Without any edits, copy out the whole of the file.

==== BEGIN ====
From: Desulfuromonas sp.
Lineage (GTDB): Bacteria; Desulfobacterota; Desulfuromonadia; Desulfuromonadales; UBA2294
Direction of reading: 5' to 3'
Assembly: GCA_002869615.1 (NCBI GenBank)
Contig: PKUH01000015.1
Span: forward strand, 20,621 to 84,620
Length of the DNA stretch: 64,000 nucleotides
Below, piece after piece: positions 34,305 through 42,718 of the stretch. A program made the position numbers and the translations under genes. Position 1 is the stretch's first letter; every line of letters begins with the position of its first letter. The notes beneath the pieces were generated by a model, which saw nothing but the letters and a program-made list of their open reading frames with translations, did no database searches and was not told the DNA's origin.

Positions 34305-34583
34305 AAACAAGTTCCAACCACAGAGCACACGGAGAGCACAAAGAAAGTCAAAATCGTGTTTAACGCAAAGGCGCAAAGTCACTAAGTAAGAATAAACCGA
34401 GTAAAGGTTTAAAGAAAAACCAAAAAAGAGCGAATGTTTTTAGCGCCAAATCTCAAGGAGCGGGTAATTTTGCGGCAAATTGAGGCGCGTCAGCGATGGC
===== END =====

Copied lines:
From: Desulfuromonas sp.
Lineage (GTDB): Bacteria; Desulfobacterota; Desulfuromonadia; Desulfuromonadales; UBA2294
Direction of reading: 5' to 3'
Assembly: GCA_002869615.1 (NCBI GenBank)
Contig: PKUH01000015.1
Span: forward strand, 20,621 to 84,620
Length of the DNA stretch: 64,000 nucleotides
Below, piece after piece: positions 34,305 through 42,718 of the stretch. A program made the position numbers and the translations under genes. Position 1 is the stretch's first letter; every line of letters begins with the position of its first letter. The notes beneath the pieces were generated by a model, which saw nothing but the letters and a program-made list of their open reading frames with translations, did no database searches and was not told the DNA's origin.

Positions 34305-34583
34305 AAACAAGTTCCAACCACAGAGCACACGGAGAGCACAAAGAAAGTCAAAATCGTGTTTAACGCAAAGGCGCAAAGTCACTAAGTAAGAATAAACCGA
34401 GTAAAGGTTTAAAGAAAAACCAAAAAAGAGCGAATGTTTTTAGCGCCAAATCTCAAGGAGCGGGTAATTTTGCGGCAAATTGAGGCGCGTCAGCGATGGC